Wild pride themselves on their physical play, and Ryan Reaves adds to that
Nineteen games into the season, the Wild picked up Reaves in a with the New York Rangers. Minnesota is 7-3-0 since he joined the team.
ST. PAUL -- Ryan Reaves agreed that Wednesday’s 4-1 win over the Red Wings was probably the first time he’s truly set the tone as a member of the Minnesota Wild.
Never mind that Reaves didn’t have any points in the game. He delivered a big hit to Detroit defenseman Filip Hronek in the early stages of the game. That allowed him to live rent free in the heads of Red Wings for the full 60 minutes.
That physical play is something Reaves prides himself on, which makes him a perfect fit with the Wild, who also pride themselves on being hard to play against night in and night out.
“Most definitely,” Wild defenseman Matt Dumba said. “I think that’s the structure of our team, and that’s how we want to play every night. Just be physically imposing when they’re going back for pucks or coming up the ice like that. You’ve got to be aware of where we are on the ice.”
While playing for the Blues, Penguins, Golden Knights and Rangers in the past, Reaves knew he was in for a tough night when he stepped onto the ice against the Wild.
“I always thought this team played gritty,” he said. “Especially the (Joel Eriksson Ek) line. We always had good battles. Especially in the playoffs.”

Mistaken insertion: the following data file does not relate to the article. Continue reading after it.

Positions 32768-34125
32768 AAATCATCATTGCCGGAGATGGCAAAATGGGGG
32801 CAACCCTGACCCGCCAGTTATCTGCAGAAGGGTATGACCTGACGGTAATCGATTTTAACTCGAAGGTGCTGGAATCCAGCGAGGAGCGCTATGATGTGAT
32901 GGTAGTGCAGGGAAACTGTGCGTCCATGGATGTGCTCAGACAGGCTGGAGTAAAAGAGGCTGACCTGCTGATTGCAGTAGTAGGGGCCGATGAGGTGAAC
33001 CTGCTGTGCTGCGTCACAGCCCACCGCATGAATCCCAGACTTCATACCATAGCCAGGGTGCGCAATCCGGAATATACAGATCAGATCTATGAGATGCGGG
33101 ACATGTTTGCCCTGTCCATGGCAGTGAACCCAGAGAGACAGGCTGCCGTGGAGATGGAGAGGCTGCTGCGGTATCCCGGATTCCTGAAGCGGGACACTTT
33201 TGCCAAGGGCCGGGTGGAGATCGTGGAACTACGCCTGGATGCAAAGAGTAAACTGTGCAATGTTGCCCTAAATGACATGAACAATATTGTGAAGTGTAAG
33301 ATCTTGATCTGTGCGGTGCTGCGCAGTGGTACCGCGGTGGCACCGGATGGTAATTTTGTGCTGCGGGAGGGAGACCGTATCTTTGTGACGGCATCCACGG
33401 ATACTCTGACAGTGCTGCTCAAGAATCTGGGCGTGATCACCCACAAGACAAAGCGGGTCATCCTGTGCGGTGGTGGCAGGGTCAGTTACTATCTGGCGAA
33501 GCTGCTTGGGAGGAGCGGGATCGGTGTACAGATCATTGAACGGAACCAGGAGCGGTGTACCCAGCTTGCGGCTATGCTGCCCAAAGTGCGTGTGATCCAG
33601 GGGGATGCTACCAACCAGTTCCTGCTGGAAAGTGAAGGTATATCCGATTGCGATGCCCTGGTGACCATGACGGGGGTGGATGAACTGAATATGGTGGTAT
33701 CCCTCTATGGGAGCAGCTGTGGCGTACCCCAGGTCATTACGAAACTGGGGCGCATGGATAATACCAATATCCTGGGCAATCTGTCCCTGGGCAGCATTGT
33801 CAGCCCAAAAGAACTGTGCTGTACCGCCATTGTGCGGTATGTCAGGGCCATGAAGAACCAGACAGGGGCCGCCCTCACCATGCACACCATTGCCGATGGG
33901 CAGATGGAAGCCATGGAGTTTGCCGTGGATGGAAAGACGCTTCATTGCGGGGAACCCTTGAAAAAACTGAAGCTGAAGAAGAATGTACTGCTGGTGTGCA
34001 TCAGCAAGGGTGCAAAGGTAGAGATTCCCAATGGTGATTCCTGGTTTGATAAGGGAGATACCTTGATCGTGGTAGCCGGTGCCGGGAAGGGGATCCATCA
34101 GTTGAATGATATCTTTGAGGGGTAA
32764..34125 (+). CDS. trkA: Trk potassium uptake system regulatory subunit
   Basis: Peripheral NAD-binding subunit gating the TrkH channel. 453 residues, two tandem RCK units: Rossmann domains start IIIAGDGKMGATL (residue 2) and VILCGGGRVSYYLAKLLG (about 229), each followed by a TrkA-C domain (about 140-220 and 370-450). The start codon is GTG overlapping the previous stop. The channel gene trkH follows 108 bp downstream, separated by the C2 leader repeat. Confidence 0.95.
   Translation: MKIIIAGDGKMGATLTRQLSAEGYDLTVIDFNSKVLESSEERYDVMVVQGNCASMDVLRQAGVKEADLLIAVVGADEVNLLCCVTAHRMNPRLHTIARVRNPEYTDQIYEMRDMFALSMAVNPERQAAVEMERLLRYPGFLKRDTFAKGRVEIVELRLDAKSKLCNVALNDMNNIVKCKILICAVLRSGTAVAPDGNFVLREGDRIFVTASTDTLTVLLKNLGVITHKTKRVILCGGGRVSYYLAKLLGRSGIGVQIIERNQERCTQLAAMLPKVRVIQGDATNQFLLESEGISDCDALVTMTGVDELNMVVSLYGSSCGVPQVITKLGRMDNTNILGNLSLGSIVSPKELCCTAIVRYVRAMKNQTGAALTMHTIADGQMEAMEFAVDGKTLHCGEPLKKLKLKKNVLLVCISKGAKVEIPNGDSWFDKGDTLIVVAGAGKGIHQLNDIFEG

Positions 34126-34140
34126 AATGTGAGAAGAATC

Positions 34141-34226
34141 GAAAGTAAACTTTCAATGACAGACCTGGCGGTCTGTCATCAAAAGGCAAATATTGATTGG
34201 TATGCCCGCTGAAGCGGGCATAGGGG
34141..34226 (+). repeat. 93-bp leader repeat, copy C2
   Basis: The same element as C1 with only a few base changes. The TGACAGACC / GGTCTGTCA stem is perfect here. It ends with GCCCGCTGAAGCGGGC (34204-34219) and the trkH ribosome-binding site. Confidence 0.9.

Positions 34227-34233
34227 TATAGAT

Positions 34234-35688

Nineteen games into the season, the Wild (16-11-2) picked up Reaves in a Nov. 23 trade with the New York Rangers. Minnesota is 7-3-0 since he joined the team.
The acquisition of Reaves provides the Wild with some extra size up front; the 35-year-old veteran winger is 6-foot-2, 225 pounds. That makes sure the trio of Eriksson Ek centering Jordan Greenway and Marcus Foligno doesn’t always have to do the heavy lifting.
“They do their thing and then I help out our line,” said Reaves, who found a spot in the lineup alongside Connor Dewar and opposite Mason Shaw. “Just maybe creating a little more space and definitely bringing a little more physicality and a little more grit.”
To this day, Dumba has vivid memories of going up against Reaves in the playoff series between the Wild and the Blues. As a young defenseman, Dumba quickly learned the importance of getting pucks out of the defensive zone as soon as possible. Or else.
“That fourth line was pretty crazy,” Dumba said of Reaves’ line in St. Louis. “You didn’t want to wait around and see what was coming.”
The worst part? If Reaves crunched someone along the boards, he smiled as he went back to the bench.
“I was mad on the other side when he did it,” Dumba said. “He’s hard to chirp, too, because he’s loud. He doesn’t let guys get many sentences in. He’s great for our team.”
Indeed. Now, no matter who the Wild play against on any given night, they are going to have the biggest and baddest dude on the ice.
“I hope that teams find it difficult to play against us,” coach Dean Evason said. “That is our identity and that is what we want to be, and we’ve gotten to that point. Now the challenge again is to continually do that on a nightly basis just over and over again. If we do that, we give ourselves a real good opportunity.”
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